Eyam and The Great Plague

Delta 32

In December 2000, researches from the National cancer institute in Maryland, USA, analysed DNA Samples from one hundred residents in Eyam. These people were selected based upon the fact that family should be traceable back to the seventeenth century when the village was struck by bubonic plague. 

Their results found that there was a greater than average proportion of the villagers carried a genetic mutation referred to as "CCR5-Delta 32" or  "Delta 32''. The mutation gives immunity to bubonic plague.

As Eyam is a small village, almost everyone was exposed to the plague. The people who where not carrying the mutation would almost certainly die. Those who survived where carrying the mutation, they would live on too produce children, who in turn, would also be carrying the mutation. 300 years later, the village still has a higher proportion than average of the mutation.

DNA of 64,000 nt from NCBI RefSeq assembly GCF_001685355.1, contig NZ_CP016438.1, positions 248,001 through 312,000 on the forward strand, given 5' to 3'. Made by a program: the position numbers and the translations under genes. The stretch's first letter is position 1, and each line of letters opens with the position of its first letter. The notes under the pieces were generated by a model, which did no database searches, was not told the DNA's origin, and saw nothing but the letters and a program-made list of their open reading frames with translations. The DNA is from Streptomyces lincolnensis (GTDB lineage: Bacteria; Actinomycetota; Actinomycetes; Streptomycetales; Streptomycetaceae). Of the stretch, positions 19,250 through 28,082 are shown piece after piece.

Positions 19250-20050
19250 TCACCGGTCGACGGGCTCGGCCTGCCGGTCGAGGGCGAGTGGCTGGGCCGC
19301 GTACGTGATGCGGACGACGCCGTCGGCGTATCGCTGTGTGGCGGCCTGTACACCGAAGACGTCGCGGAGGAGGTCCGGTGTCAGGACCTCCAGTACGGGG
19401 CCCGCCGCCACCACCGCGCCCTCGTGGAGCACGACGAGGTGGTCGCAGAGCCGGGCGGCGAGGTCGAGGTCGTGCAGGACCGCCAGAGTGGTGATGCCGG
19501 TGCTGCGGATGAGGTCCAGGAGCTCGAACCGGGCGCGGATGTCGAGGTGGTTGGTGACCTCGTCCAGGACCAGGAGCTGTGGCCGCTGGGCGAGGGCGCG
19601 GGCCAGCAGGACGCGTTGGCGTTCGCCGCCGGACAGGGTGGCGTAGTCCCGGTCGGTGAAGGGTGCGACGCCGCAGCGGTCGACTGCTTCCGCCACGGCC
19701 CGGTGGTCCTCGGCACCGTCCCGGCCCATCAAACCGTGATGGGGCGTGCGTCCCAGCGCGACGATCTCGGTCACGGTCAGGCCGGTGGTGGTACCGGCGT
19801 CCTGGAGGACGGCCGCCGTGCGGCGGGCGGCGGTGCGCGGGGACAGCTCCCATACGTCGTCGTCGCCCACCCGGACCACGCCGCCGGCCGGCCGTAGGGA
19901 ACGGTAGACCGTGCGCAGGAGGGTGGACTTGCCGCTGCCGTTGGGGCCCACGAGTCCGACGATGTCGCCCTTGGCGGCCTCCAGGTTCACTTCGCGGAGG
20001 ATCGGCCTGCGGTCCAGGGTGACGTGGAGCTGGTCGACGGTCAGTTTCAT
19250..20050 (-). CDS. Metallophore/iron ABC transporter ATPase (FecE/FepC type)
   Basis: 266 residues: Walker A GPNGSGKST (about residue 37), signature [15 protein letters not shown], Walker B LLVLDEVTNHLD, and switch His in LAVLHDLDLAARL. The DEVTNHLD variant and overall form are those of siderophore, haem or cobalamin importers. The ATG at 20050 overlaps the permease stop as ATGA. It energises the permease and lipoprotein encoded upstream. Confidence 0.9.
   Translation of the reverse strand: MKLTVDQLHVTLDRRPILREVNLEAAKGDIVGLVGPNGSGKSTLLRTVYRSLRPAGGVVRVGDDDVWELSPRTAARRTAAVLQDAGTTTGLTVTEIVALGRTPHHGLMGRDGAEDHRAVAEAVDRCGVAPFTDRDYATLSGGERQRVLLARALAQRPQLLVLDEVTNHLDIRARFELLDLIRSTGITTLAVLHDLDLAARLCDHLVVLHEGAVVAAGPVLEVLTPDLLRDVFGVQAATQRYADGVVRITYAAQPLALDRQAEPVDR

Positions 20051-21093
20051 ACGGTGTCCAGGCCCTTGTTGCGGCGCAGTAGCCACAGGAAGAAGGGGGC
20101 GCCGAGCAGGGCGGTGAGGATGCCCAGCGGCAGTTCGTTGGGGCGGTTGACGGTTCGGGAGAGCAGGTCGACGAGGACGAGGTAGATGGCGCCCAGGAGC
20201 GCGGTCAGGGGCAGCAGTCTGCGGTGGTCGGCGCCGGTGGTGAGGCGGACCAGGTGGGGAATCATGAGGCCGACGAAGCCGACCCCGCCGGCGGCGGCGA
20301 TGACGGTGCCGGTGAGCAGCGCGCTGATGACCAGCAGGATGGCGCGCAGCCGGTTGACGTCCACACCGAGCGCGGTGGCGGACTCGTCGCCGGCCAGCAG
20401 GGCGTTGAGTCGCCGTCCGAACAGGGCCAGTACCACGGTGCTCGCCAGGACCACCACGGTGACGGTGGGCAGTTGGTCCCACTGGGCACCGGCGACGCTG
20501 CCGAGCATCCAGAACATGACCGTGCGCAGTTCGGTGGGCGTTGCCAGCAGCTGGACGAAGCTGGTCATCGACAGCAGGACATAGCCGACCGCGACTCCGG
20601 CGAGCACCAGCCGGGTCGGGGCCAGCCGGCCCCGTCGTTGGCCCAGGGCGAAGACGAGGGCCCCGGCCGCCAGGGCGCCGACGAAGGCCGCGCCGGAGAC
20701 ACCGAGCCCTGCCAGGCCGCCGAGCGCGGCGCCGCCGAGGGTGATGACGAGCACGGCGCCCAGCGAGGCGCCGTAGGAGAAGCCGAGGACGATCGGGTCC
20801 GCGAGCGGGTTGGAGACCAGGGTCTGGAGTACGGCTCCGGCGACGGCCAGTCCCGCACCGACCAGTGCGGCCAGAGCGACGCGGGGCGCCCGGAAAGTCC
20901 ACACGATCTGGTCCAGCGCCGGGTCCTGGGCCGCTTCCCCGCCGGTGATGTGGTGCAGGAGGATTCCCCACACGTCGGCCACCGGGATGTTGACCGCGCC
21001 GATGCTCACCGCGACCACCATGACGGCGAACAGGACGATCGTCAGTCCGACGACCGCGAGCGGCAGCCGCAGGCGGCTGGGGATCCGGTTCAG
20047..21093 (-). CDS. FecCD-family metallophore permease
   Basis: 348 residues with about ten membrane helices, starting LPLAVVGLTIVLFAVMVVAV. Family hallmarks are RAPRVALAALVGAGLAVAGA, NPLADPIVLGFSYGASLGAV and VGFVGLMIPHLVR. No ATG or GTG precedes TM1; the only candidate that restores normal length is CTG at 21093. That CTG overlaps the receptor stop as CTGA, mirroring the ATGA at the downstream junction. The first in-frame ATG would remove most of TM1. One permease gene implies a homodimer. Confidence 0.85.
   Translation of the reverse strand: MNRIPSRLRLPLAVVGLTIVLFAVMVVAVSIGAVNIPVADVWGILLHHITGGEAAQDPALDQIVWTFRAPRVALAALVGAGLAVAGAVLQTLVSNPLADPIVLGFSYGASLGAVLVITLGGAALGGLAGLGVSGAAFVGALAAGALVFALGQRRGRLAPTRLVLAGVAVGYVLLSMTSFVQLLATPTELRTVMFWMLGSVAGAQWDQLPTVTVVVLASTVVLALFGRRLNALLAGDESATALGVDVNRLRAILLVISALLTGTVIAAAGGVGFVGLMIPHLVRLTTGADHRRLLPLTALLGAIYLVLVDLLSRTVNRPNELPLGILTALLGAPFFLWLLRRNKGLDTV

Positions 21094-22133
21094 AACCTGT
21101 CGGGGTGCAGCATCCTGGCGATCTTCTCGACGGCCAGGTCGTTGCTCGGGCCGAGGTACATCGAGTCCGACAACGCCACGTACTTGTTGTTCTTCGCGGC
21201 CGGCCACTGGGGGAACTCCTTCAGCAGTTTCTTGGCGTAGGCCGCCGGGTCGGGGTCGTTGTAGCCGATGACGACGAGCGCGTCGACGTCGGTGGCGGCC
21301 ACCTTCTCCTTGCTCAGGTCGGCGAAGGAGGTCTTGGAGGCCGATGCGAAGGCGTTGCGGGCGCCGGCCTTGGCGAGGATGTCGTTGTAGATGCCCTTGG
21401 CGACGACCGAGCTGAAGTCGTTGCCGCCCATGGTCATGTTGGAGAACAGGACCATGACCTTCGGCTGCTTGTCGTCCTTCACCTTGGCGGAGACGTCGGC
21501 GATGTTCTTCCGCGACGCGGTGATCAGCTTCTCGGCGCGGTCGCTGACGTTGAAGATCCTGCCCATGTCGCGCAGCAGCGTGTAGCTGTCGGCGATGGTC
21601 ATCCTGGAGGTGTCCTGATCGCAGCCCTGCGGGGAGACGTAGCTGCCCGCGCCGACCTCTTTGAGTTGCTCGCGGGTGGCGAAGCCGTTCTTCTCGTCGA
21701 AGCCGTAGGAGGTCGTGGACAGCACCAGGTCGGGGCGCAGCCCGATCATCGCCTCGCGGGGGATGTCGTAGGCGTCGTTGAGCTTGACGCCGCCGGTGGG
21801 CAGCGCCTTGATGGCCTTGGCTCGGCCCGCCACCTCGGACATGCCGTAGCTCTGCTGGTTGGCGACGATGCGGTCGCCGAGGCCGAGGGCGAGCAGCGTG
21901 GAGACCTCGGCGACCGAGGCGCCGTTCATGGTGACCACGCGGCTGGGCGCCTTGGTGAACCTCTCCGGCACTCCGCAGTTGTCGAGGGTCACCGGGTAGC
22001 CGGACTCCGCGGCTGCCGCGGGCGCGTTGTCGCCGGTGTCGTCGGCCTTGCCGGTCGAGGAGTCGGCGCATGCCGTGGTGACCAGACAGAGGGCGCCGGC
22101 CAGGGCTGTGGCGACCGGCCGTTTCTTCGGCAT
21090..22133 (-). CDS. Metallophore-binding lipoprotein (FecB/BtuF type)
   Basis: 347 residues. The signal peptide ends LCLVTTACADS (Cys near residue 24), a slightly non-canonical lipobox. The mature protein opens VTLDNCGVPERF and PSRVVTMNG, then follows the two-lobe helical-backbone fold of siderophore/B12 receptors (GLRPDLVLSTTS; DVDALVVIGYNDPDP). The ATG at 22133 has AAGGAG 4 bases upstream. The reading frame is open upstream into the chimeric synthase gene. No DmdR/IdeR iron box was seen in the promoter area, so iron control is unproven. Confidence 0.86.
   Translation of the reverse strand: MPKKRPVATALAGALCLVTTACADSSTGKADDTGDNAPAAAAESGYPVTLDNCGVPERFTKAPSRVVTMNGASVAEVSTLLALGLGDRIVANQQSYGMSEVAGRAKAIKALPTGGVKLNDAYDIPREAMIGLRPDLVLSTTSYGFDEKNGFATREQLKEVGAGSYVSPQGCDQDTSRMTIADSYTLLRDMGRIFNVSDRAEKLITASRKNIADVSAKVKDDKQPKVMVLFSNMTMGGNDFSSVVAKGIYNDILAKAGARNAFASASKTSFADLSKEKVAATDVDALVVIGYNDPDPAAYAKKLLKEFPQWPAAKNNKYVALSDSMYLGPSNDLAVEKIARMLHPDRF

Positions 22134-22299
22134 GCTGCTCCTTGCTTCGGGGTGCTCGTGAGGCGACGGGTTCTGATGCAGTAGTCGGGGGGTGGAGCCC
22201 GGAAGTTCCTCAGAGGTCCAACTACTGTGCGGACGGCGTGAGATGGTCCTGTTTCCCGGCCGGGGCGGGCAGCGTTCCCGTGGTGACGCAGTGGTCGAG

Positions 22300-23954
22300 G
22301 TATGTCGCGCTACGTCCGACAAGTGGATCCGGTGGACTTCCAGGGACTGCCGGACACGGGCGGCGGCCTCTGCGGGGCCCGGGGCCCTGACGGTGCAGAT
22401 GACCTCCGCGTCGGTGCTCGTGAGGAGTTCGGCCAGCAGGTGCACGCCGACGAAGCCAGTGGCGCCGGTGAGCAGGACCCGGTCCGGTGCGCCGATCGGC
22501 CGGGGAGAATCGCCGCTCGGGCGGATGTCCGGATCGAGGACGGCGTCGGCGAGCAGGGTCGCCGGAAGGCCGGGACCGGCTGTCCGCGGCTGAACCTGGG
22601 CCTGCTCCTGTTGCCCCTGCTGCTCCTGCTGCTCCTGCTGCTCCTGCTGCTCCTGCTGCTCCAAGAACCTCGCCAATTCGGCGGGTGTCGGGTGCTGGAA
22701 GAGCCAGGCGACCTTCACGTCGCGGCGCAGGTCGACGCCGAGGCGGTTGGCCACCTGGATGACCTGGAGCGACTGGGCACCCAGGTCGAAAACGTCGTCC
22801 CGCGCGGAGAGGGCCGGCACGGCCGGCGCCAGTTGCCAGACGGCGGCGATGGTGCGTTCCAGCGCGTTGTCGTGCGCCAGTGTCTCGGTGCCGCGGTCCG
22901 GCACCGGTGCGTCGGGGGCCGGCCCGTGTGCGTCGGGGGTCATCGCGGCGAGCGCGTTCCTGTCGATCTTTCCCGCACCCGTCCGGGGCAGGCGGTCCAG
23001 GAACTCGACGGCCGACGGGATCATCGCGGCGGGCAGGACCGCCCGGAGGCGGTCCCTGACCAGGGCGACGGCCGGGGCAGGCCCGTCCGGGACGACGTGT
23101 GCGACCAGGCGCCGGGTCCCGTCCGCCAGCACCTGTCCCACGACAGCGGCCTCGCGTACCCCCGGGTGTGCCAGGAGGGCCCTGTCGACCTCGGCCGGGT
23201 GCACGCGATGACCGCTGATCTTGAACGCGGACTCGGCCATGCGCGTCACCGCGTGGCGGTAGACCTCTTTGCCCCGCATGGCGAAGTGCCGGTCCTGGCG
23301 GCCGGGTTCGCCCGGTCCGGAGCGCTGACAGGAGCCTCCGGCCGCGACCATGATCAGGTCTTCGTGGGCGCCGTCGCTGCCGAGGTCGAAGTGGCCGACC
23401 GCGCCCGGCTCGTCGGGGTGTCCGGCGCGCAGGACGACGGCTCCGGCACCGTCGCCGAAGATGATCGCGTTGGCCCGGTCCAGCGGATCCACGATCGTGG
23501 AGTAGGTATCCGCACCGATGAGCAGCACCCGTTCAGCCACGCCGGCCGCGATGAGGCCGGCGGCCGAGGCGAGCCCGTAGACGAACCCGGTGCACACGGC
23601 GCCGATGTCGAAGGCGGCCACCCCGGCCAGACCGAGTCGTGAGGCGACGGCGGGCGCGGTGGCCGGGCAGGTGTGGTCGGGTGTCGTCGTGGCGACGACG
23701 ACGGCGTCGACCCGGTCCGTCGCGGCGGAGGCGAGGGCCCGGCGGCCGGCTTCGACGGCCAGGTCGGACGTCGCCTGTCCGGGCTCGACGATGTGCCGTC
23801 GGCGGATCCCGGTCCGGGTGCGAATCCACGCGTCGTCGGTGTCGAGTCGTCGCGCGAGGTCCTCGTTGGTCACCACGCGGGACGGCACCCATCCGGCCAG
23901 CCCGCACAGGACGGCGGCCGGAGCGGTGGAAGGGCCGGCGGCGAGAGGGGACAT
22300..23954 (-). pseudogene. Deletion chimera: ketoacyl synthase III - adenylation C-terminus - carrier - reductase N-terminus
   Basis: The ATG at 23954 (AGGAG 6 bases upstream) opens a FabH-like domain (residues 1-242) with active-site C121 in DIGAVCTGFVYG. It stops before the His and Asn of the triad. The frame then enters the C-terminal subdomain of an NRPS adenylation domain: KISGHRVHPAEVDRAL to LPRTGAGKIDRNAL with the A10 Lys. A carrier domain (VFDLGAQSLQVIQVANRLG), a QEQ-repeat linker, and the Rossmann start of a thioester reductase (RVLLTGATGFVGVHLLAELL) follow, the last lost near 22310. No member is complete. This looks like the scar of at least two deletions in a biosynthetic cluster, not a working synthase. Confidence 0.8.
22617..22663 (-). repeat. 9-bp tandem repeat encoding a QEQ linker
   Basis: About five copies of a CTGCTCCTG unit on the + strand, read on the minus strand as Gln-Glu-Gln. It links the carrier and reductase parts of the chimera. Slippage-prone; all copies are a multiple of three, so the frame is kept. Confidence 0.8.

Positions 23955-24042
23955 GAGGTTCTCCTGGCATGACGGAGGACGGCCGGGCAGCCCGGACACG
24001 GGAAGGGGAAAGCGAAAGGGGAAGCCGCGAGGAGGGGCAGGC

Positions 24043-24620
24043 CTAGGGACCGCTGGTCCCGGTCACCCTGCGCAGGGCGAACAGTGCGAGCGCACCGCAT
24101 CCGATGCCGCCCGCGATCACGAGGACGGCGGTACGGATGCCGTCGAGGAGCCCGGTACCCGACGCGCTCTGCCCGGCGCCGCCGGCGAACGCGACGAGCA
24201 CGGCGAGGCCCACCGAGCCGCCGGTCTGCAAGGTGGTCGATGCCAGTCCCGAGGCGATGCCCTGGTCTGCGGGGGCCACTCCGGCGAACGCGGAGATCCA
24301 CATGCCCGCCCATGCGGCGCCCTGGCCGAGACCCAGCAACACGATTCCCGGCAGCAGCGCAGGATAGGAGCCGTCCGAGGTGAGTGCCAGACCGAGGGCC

The research sparked  enormous interest, not least because it is known that the Delta 32 mutation, if  inherited from both parents, gives immunity to HIV / AIDS.